Computer memory has taken on many forms over the years, from mercury-based delay-line tubes to handwoven magnetic core. These days, volatile storage using semiconductors has become ubiquitous with computing, but what if there was a better way? [Michael Kohn] has been working on a new standard for computer memory that uses glow in the dark stickers.
Clearly we jest, however we’re still mighty impressed by the demonstration. Eight delightful star-shaped phosphorescent stickers represent eight bits of memory, totaling one byte. The glow in the dark material is stuck to the inside of short cylinders, each of which contains a white LED and a phototransistor. The memory array is wired up to an iceFUN FPGA board, which is then connected via level shifters to a Western Design Center MENSCH single board computer.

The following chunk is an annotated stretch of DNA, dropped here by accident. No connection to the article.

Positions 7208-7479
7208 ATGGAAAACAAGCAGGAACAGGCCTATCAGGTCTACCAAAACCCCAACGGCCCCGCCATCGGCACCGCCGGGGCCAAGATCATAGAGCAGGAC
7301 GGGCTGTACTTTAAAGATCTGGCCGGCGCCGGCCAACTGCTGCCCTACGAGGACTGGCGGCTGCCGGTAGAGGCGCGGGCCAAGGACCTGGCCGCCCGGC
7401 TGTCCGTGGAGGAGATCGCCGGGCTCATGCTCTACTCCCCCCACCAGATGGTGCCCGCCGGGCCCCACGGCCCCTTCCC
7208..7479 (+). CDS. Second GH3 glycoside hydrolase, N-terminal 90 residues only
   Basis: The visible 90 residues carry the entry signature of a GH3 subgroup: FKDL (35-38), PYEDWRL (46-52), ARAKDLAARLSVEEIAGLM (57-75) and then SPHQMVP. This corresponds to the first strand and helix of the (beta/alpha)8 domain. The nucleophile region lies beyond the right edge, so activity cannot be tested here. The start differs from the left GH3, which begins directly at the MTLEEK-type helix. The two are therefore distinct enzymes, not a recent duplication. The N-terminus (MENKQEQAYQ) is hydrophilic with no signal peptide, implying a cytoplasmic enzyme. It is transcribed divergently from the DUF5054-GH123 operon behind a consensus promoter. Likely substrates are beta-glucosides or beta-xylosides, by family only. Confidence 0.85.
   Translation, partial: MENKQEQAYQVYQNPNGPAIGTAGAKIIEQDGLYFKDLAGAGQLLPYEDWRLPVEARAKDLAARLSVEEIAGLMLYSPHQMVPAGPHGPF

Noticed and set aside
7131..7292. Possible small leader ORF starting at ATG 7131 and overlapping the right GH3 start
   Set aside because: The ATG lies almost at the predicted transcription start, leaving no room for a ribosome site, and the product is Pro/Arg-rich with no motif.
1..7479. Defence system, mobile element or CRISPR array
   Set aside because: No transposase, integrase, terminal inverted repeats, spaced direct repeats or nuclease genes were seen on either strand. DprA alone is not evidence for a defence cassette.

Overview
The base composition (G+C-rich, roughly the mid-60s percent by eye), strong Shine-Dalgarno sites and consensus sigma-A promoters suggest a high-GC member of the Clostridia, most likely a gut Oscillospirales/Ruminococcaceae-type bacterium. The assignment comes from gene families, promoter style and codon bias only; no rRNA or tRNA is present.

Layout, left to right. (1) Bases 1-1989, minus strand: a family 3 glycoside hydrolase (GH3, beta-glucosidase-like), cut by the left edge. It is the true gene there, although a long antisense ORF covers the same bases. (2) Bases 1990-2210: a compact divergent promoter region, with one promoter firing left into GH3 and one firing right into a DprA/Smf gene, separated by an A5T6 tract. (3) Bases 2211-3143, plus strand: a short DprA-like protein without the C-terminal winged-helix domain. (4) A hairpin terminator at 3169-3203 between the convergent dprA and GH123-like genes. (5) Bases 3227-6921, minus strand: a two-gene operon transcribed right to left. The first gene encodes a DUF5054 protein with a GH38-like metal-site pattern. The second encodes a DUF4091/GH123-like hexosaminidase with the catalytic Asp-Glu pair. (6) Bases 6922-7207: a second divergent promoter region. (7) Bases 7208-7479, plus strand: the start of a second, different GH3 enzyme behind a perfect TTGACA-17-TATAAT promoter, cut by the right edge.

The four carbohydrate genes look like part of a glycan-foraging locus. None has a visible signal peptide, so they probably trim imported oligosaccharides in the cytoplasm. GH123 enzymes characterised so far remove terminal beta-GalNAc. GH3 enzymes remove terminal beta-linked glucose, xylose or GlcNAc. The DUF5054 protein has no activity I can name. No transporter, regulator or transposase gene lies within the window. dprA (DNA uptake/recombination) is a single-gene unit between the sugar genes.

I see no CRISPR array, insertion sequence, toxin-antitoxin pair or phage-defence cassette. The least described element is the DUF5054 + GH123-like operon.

To write a ‘1’ to memory is as simple as writing to the corresponding memory address using 6502/65C816 assembly language. Using the STA command will illuminate the white LED at that memory address, in turn irradiating the glow in the dark sticker and ‘saving’ the state. Conversely, LDA at the same address will read from the phototransistor, which picks up the glow (or lack thereof) emitted from the sticker.
A refresh cycle is needed to sustain the 0s and 1s across the memory array as the phosphorescence fades, not dissimilar to modern DRAM requiring frequent recharging to maintain memory contents. The entire setup is a tangible demonstration of the fundamentals of volatile computer memory, and would make for a fun beginner project. [Michael] has more details on his website and GitHub page.
While the FPGA board has its own little set of blinkenlights, an 8-bit RGB LED array would make this project even brighter.